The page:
Iguanas are magnificent reptiles and possessing them means knowing them. Knowing about them will make caring for them so much easier. I strongly recommend doing your own research as sadly some pet stores will let you know what you want to hear in order to make”the sale”.
- I strongly recommend beginning your iguana out in a 20 gallon aquarium (or its equal). Before bringing him/her home, ensure the enclosure is ready for housing. Ensure your iguana enclosure has UVA and UVB lighting, heat lamp (I do not recommend”heat stones” as reptiles in general tend to stay on them and can burn), hide box (babies will conceal ) and a water container large enough for your iguana to completely submerge in (they love water).
- After bringing your iguana home, place it in it is already ready enclosure and let it settle in for a day or so. It’s imperative to allow your new addition to acclimate to its new surrounding. This can help”tame” your iguana making him/her more trusting and secure.
- Being a tropical to sub-tropical species of reptile, higher humidity within the enclosure will be essential (80% or higher), as is proper temperature. Temperature during the day will have to be approximately 88 – 93 degrees (f). Use a UVB”black light” to accomplish this and put it on the other side of this”day” lamp.
- Don’t be alarmed if your iguana shy’s away from food for the first few days. This is quite common until acclimated to its new environment. It’s still vital to put their food inside their enclosure. Start them out with finely cut romaine lettuce and red cabbage (they love romaine lettuce) for a few days. This will”break them in” and prompt them to feed.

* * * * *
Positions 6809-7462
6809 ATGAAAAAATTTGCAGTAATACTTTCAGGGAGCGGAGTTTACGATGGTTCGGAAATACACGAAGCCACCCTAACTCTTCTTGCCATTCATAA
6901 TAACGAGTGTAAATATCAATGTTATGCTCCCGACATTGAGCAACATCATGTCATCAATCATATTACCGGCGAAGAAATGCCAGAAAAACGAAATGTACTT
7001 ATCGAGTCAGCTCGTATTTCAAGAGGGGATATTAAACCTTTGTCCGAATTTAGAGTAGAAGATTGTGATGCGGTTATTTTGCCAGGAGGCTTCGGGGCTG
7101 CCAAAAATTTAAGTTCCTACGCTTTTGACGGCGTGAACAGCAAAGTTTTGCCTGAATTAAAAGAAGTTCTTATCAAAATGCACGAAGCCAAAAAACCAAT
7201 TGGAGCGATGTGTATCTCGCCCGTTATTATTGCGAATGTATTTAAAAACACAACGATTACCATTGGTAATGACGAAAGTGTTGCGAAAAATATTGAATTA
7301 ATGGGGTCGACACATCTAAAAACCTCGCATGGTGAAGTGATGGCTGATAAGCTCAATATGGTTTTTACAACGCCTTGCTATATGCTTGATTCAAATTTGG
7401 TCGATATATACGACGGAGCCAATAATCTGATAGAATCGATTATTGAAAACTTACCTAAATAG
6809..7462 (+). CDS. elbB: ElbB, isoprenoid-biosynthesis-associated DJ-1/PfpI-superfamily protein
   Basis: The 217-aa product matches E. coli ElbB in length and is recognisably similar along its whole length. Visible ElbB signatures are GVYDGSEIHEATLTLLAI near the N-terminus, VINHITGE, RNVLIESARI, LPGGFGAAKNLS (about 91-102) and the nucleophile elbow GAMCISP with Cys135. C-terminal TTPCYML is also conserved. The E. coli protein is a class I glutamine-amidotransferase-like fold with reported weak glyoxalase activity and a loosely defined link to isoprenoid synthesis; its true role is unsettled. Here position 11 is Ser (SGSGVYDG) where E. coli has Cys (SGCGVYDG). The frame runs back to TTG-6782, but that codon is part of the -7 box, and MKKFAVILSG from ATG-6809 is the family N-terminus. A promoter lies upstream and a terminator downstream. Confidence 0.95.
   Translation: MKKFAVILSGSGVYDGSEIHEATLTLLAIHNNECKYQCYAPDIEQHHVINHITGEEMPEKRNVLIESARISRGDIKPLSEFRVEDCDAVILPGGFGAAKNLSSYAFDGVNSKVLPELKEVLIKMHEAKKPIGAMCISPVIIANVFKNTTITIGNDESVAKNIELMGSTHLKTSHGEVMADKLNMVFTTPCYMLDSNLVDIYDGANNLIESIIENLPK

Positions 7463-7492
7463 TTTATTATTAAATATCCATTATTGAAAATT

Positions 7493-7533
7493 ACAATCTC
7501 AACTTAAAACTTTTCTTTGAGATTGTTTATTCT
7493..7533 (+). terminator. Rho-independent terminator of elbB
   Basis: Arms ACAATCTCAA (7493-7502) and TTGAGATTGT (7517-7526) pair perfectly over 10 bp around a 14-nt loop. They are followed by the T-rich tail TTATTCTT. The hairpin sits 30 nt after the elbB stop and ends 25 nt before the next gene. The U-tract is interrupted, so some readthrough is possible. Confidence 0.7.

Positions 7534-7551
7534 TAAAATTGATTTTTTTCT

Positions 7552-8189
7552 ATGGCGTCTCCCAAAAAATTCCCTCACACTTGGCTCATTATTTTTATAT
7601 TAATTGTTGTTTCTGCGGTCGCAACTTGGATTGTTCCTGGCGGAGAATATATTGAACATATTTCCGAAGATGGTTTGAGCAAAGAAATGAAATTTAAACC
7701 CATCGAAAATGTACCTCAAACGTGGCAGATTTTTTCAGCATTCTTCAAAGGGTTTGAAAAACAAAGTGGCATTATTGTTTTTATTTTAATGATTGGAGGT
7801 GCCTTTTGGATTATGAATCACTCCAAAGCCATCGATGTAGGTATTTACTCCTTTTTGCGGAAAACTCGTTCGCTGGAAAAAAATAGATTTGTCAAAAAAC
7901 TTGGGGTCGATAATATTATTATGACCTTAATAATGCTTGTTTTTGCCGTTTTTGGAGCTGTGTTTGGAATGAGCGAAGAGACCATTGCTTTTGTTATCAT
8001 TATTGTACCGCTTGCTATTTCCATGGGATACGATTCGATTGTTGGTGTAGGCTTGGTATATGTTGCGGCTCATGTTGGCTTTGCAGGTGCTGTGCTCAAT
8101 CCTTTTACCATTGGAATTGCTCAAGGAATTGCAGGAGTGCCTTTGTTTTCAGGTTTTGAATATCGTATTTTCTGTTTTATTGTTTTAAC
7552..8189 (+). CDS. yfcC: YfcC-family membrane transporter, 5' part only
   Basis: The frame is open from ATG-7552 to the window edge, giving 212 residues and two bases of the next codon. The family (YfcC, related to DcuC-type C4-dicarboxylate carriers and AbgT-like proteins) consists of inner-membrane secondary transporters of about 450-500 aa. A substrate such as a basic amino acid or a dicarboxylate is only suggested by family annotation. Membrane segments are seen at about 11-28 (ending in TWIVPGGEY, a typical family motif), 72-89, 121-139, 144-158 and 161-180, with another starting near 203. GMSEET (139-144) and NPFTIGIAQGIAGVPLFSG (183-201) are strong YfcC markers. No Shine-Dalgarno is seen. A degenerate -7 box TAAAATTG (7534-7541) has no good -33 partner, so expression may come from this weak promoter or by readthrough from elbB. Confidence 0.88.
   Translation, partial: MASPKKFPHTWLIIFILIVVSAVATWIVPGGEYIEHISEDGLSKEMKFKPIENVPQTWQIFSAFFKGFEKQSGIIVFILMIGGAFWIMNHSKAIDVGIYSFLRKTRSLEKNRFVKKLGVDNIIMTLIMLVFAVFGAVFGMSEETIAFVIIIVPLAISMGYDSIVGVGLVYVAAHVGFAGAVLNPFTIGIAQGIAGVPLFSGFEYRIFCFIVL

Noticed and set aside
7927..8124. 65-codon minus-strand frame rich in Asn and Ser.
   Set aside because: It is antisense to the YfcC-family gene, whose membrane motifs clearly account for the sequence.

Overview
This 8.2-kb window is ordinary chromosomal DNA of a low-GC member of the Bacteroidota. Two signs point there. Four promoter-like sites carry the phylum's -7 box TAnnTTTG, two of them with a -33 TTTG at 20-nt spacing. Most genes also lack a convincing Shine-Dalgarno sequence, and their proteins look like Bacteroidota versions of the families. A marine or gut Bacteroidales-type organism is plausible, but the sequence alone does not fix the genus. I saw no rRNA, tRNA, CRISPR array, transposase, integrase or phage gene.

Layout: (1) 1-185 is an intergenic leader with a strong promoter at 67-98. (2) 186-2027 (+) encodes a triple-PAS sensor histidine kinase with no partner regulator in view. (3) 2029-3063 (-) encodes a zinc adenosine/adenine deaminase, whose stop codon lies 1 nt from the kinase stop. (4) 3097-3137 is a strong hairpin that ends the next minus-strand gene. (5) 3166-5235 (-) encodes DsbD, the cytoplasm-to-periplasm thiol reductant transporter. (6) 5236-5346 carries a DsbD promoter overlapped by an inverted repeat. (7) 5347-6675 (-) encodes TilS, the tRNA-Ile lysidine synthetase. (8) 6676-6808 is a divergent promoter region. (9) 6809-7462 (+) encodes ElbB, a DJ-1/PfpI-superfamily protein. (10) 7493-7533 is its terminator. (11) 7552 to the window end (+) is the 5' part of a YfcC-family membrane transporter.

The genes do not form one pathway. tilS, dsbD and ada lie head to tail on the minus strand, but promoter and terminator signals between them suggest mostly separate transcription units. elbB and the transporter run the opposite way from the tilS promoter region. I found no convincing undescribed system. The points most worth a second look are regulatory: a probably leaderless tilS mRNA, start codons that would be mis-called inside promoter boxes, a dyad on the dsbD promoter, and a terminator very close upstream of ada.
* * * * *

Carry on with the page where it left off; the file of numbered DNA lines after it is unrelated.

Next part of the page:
*80% vegetables (clover, romaine lettuce, squash, green beans, peas, mustard greens, collard greens, kale and turnip greens).
*10% fruits (melons, bananas, grapes, strawberries, apples and pears). One flower to avoid is the azalea.
In its simplest form: 80% vegetables + 10% veggies + 10% blossoms = 100% nutrition!
- Keeping your iguana enclosure clean is quite important! If their enclosure is dirty, your iguana can become vulnerable to parasites. Parasites can and eventually will lead to illness or worse kill your iguana (s). If you see fecal matter, rotting food, or clouding in their own water, clean the enclosure immediately.
In conclusion, Mimicking nature is the surest way of keeping your iguana healthy and happy.
As time goes by, you won’t think that your once little lizard is now as long as you. Once your iguana matures, you’ll feel as if he/she is part of the family!
The last step is to locate a excellent exotic vet for your iguana. It’s wonderful to know that if something should go wrong, you have an exotic veterinarian who knows your iguana and what is needed to keep them happy and healthy.